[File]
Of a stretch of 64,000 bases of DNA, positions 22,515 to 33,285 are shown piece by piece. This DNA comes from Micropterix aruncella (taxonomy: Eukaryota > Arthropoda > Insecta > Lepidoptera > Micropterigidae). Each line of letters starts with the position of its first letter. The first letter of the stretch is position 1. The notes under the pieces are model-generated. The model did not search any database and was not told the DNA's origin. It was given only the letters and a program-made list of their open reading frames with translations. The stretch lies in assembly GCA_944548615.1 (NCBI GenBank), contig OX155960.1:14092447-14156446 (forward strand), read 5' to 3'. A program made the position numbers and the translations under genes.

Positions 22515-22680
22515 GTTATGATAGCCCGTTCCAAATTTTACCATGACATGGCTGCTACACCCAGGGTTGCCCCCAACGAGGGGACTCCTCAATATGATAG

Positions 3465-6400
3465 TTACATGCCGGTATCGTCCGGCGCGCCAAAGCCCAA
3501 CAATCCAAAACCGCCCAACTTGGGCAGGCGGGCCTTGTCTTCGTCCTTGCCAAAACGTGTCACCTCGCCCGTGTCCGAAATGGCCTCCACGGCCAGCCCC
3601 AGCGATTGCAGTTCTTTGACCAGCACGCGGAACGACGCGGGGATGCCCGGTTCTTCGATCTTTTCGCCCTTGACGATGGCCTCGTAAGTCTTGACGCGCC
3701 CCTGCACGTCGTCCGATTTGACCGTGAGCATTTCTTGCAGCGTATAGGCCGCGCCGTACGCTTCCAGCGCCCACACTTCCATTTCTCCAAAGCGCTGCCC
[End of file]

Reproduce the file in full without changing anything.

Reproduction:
Of a stretch of 64,000 bases of DNA, positions 22,515 to 33,285 are shown piece by piece. This DNA comes from Micropterix aruncella (taxonomy: Eukaryota > Arthropoda > Insecta > Lepidoptera > Micropterigidae). Each line of letters starts with the position of its first letter. The first letter of the stretch is position 1. The notes under the pieces are model-generated. The model did not search any database and was not told the DNA's origin. It was given only the letters and a program-made list of their open reading frames with translations. The stretch lies in assembly GCA_944548615.1 (NCBI GenBank), contig OX155960.1:14092447-14156446 (forward strand), read 5' to 3'. A program made the position numbers and the translations under genes.

Positions 22515-22680
22515 GTTATGATAGCCCGTTCCAAATTTTACCATGACATGGCTGCTACACCCAGGGTTGCCCCCAACGAGGGGACTCCTCAATATGATAG

Positions 3465-6400
3465 TTACATGCCGGTATCGTCCGGCGCGCCAAAGCCCAA
3501 CAATCCAAAACCGCCCAACTTGGGCAGGCGGGCCTTGTCTTCGTCCTTGCCAAAACGTGTCACCTCGCCCGTGTCCGAAATGGCCTCCACGGCCAGCCCC
3601 AGCGATTGCAGTTCTTTGACCAGCACGCGGAACGACGCGGGGATGCCCGGTTCTTCGATCTTTTCGCCCTTGACGATGGCCTCGTAAGTCTTGACGCGCC
3701 CCTGCACGTCGTCCGATTTGACCGTGAGCATTTCTTGCAGCGTATAGGCCGCGCCGTACGCTTCCAGCGCCCACACTTCCATTTCTCCAAAGCGCTGCCC